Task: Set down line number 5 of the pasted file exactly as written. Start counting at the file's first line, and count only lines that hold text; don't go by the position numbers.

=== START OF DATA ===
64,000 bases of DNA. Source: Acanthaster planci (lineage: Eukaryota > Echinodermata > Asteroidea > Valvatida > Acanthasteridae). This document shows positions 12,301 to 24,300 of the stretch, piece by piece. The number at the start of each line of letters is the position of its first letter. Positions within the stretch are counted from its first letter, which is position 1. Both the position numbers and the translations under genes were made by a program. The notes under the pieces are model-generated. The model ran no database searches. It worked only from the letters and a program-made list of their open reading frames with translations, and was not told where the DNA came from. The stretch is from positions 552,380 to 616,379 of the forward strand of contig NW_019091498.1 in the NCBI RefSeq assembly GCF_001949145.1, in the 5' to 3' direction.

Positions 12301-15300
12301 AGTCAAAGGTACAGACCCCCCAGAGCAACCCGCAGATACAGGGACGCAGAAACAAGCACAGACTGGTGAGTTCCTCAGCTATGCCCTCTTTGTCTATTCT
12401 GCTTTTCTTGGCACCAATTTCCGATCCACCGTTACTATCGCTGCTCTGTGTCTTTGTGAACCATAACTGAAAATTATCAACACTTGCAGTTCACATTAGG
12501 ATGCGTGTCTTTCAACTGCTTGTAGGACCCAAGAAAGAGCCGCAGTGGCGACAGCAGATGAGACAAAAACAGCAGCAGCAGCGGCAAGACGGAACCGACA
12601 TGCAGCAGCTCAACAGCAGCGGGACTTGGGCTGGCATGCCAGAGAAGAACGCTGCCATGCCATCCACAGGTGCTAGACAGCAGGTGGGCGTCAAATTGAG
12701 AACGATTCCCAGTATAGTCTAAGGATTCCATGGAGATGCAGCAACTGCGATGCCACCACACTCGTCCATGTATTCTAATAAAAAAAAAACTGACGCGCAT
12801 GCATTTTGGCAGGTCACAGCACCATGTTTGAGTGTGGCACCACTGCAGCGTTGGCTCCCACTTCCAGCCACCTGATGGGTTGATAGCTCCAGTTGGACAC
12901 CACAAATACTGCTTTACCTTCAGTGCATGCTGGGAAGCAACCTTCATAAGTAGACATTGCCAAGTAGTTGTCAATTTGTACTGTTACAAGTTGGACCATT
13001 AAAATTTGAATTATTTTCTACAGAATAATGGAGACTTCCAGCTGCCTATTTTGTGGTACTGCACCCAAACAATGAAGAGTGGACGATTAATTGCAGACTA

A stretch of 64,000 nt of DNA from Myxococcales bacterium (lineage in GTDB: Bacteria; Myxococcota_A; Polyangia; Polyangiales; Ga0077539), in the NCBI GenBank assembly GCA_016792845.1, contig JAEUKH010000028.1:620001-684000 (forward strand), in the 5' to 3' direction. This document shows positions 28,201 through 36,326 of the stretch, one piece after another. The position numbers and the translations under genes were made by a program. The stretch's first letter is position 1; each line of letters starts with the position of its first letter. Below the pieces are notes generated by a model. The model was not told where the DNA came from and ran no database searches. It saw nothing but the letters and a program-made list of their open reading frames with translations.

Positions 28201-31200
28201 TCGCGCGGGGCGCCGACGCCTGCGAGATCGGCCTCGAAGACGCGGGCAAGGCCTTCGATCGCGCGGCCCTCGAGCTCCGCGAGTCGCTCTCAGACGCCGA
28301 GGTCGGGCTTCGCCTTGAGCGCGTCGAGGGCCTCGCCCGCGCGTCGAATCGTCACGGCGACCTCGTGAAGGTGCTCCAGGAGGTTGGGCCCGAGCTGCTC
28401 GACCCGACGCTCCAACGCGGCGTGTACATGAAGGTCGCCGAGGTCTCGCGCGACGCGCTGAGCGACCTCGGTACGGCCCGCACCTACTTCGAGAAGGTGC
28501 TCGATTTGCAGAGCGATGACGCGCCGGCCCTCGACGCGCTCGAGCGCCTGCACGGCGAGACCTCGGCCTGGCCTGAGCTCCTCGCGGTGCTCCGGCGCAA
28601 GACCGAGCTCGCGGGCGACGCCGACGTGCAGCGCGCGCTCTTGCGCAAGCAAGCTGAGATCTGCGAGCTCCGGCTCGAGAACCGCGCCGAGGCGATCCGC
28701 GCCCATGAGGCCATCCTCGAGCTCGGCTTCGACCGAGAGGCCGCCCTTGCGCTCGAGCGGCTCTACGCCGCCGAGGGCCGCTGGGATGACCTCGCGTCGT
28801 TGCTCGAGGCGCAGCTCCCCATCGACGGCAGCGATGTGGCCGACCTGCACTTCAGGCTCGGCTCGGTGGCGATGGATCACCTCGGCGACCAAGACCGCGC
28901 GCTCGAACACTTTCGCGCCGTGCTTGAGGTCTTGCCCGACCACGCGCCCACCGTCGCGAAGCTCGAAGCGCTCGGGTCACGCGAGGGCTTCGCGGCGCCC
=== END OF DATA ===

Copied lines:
12501 ATGCGTGTCTTTCAACTGCTTGTAGGACCCAAGAAAGAGCCGCAGTGGCGACAGCAGATGAGACAAAAACAGCAGCAGCAGCGGCAAGACGGAACCGACA